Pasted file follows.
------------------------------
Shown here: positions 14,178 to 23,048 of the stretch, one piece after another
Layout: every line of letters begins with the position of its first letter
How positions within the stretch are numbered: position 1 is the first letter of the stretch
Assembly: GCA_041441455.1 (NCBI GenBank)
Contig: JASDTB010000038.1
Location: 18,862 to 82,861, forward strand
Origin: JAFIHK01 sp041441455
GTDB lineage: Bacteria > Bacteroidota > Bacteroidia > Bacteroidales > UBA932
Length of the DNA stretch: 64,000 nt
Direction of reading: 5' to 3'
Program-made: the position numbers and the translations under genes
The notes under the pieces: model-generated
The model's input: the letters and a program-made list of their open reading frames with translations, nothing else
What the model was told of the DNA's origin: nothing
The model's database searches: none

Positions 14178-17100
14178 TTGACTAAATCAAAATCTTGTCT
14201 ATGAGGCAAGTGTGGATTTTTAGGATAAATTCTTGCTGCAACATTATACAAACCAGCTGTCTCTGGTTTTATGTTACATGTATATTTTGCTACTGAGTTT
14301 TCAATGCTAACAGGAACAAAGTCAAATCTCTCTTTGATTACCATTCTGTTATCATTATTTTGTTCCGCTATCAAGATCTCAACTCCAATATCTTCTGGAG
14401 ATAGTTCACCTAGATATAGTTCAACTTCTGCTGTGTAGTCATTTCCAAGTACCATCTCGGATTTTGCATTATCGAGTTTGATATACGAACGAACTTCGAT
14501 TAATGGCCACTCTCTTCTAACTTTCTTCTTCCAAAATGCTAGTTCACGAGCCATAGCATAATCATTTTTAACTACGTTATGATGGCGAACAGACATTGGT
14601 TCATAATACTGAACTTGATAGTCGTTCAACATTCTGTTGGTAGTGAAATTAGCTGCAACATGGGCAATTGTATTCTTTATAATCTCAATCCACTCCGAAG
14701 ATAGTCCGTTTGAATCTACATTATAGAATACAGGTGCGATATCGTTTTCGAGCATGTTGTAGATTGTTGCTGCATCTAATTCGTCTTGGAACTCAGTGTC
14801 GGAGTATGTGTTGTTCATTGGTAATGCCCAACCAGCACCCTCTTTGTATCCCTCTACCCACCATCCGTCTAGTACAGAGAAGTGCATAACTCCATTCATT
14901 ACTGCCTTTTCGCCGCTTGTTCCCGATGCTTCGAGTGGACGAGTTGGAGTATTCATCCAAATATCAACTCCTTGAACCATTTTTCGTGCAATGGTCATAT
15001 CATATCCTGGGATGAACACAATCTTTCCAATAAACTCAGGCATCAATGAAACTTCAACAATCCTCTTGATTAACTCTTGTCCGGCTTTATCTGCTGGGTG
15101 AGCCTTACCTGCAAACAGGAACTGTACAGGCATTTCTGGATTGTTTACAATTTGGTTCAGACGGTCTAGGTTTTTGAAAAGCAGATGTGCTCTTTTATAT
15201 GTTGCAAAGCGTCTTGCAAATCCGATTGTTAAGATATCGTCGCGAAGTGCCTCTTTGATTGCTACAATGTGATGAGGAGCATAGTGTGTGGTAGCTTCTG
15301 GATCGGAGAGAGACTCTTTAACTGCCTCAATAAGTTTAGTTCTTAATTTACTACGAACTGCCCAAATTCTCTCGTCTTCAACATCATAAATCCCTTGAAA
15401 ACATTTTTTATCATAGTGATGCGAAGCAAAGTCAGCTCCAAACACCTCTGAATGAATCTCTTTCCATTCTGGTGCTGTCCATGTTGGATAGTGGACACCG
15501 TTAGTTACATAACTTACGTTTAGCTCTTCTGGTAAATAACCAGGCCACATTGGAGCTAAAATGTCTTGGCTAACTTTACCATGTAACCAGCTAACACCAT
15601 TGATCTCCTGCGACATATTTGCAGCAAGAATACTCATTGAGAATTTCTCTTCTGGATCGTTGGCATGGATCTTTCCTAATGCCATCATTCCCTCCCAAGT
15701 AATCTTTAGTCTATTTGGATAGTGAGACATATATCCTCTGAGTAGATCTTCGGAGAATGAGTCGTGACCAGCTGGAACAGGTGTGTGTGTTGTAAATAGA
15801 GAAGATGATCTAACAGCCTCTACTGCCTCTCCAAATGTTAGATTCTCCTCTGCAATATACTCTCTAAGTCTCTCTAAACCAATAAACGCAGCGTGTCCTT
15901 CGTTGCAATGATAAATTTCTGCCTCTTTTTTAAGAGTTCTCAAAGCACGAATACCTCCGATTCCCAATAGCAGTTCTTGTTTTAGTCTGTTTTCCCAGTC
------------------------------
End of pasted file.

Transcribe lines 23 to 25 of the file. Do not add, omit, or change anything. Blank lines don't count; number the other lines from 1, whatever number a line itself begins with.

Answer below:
14701 ATAGTCCGTTTGAATCTACATTATAGAATACAGGTGCGATATCGTTTTCGAGCATGTTGTAGATTGTTGCTGCATCTAATTCGTCTTGGAACTCAGTGTC
14801 GGAGTATGTGTTGTTCATTGGTAATGCCCAACCAGCACCCTCTTTGTATCCCTCTACCCACCATCCGTCTAGTACAGAGAAGTGCATAACTCCATTCATT
14901 ACTGCCTTTTCGCCGCTTGTTCCCGATGCTTCGAGTGGACGAGTTGGAGTATTCATCCAAATATCAACTCCTTGAACCATTTTTCGTGCAATGGTCATAT